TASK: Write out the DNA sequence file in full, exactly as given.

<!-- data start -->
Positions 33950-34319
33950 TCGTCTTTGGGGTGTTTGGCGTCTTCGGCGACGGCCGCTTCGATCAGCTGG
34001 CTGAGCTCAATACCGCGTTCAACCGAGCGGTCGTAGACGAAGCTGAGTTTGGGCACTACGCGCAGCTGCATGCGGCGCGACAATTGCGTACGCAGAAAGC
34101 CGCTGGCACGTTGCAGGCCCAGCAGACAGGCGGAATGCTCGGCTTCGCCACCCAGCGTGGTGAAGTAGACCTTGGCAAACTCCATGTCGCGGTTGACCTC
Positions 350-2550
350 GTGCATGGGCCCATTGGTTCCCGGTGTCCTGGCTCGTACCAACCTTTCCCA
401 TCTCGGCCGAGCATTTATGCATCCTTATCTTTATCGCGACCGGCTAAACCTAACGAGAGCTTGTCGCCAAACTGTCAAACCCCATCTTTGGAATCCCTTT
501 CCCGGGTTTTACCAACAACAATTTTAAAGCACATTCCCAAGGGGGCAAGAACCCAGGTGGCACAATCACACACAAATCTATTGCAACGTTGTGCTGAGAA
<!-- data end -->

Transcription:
Positions 33950-34319
33950 TCGTCTTTGGGGTGTTTGGCGTCTTCGGCGACGGCCGCTTCGATCAGCTGG
34001 CTGAGCTCAATACCGCGTTCAACCGAGCGGTCGTAGACGAAGCTGAGTTTGGGCACTACGCGCAGCTGCATGCGGCGCGACAATTGCGTACGCAGAAAGC
34101 CGCTGGCACGTTGCAGGCCCAGCAGACAGGCGGAATGCTCGGCTTCGCCACCCAGCGTGGTGAAGTAGACCTTGGCAAACTCCATGTCGCGGTTGACCTC
Positions 350-2550
350 GTGCATGGGCCCATTGGTTCCCGGTGTCCTGGCTCGTACCAACCTTTCCCA
401 TCTCGGCCGAGCATTTATGCATCCTTATCTTTATCGCGACCGGCTAAACCTAACGAGAGCTTGTCGCCAAACTGTCAAACCCCATCTTTGGAATCCCTTT
501 CCCGGGTTTTACCAACAACAATTTTAAAGCACATTCCCAAGGGGGCAAGAACCCAGGTGGCACAATCACACACAAATCTATTGCAACGTTGTGCTGAGAA